The Nepal earthquake 2015 and its consequences
By Nil Saru, assisted by Rojina Gyawali, NBSM & Associates
It took a while for the noise to build up. Nepal is the eleventh most earthquake prone country in the world. On Saturday, 25 April 2015, at 11:56 local time, a 7.6 magnitude earthquake (as recorded by Nepal’s National Seismological Centre [NSC]), struck Barpak in the historic district of Gorkha, about 76 km northwest of Kathmandu. Nepal had not faced an earthquake of comparable magnitude for over 80 years.
The catastrophic earthquake was followed by more than 500 aftershocks, which occurred throughout the country at intervals of 15–20 minutes. One aftershock, on 26 April 2015 at 12:54, registered 6.7 on the Richter scale.
Hundreds of thousands of people were made homeless. Entire villages were flattened across many districts of the country. Buildings which had stood for centuries were destroyed at UNESCO World Heritage sites in the Kathmandu Valley, including some at the Kathmandu Durbar Square, Patan Durbar Square, Bhaktapur Durbar Square, Changu Narayan Temple and Swayambhunath Stupa. Geophysicists and other experts had warned for decades that Nepal was vulnerable to a deadly earthquake, particularly because of its geology, urbanisation and architecture.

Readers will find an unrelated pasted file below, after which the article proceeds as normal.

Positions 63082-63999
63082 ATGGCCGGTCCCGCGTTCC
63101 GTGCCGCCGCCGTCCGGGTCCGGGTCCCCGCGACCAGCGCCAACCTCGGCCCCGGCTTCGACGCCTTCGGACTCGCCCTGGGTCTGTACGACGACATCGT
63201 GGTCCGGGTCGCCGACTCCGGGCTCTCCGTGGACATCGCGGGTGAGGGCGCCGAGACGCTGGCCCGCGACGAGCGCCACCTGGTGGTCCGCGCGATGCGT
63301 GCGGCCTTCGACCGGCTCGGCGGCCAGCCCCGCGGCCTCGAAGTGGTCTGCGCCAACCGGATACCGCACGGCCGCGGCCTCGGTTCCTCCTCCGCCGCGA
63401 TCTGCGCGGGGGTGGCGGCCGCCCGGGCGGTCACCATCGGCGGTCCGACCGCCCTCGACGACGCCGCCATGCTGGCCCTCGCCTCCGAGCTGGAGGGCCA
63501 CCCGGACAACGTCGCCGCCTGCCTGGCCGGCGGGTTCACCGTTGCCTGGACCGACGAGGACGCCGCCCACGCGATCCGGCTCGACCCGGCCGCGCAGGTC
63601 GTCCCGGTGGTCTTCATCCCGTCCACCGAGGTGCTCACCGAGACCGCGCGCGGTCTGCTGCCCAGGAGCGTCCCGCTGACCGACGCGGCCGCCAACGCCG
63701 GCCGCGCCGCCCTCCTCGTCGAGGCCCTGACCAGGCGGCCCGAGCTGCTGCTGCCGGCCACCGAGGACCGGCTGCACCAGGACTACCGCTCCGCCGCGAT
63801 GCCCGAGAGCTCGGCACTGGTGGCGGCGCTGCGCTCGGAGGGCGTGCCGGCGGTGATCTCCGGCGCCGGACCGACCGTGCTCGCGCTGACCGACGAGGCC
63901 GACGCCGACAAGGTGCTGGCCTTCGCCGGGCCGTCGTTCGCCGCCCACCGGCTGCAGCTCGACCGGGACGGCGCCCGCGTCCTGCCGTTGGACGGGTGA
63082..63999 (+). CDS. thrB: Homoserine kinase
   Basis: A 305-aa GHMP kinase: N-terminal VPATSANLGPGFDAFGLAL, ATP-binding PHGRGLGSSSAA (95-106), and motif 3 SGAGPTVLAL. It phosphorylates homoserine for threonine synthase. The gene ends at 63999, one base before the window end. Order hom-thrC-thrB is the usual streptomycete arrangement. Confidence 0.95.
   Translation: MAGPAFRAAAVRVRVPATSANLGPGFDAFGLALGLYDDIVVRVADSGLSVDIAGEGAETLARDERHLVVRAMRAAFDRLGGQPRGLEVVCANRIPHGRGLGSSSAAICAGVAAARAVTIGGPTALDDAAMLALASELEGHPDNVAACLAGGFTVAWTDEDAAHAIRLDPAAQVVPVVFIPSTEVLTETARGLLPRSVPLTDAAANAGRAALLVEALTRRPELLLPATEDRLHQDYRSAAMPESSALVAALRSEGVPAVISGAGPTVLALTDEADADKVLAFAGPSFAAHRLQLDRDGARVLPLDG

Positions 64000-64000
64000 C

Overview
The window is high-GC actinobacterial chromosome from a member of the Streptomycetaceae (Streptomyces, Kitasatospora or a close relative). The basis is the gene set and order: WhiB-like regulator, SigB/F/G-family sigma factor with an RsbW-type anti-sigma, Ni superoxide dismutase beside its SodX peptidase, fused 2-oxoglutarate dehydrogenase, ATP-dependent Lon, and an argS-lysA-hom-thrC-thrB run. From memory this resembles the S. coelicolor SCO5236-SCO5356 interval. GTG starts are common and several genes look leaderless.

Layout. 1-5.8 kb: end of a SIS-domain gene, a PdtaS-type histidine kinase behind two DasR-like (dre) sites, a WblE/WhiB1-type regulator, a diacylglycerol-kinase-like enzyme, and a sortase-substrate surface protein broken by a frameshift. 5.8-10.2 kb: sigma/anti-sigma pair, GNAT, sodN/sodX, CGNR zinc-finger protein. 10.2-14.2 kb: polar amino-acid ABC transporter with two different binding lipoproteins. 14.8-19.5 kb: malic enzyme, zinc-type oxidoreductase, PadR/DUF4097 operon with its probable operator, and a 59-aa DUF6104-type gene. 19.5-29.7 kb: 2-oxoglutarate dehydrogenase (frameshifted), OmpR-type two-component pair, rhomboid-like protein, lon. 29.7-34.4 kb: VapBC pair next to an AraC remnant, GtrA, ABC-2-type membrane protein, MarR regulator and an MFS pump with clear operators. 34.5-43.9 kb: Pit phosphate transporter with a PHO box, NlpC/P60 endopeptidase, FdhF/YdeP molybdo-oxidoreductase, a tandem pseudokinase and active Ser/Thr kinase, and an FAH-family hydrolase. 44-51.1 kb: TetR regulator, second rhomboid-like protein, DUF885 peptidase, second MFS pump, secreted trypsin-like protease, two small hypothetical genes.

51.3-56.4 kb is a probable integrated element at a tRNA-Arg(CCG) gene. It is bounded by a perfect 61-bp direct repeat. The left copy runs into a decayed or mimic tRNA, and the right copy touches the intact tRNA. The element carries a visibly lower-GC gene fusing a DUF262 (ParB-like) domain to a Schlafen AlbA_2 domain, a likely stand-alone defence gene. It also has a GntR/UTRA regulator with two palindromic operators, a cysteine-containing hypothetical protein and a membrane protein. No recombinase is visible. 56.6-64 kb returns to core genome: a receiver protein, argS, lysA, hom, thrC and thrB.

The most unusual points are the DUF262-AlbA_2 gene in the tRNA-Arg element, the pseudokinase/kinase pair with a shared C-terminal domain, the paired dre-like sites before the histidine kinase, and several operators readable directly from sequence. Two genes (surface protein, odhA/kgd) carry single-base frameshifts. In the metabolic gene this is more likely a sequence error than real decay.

To date, approximately 9,070 casualties and 23,447 injuries have been recorded. It is estimated that the lives of eight million people, almost one-third of the population of Nepal, have been impacted by this earthquake. Out of 75 districts of the country, 31 districts have been hugely affected, with about 2.8 million people displaced.
The economic effect of the earthquake in Nepal
Economists have long considered Nepal to be vulnerable to a natural disaster such as this. There is no doubt that in Nepal, outgoings are far greater than income. This devastating earthquake did not only cause GDP to slump, but also caused physical damage equivalent to one third of GDP. Overall economic growth in FY 2014/15, which had previously been estimated to hit 6%, was confined to just 3%.
The tourism industry, one of the major pillars of the Nepalese economy, also experienced great losses following the earthquake. Four out of seven world heritage sites were destroyed. The tourism sector accounts for 7% of jobs in Nepal and for 8% of the economy overall. However, it is now unclear when the tourism industry will pick up again.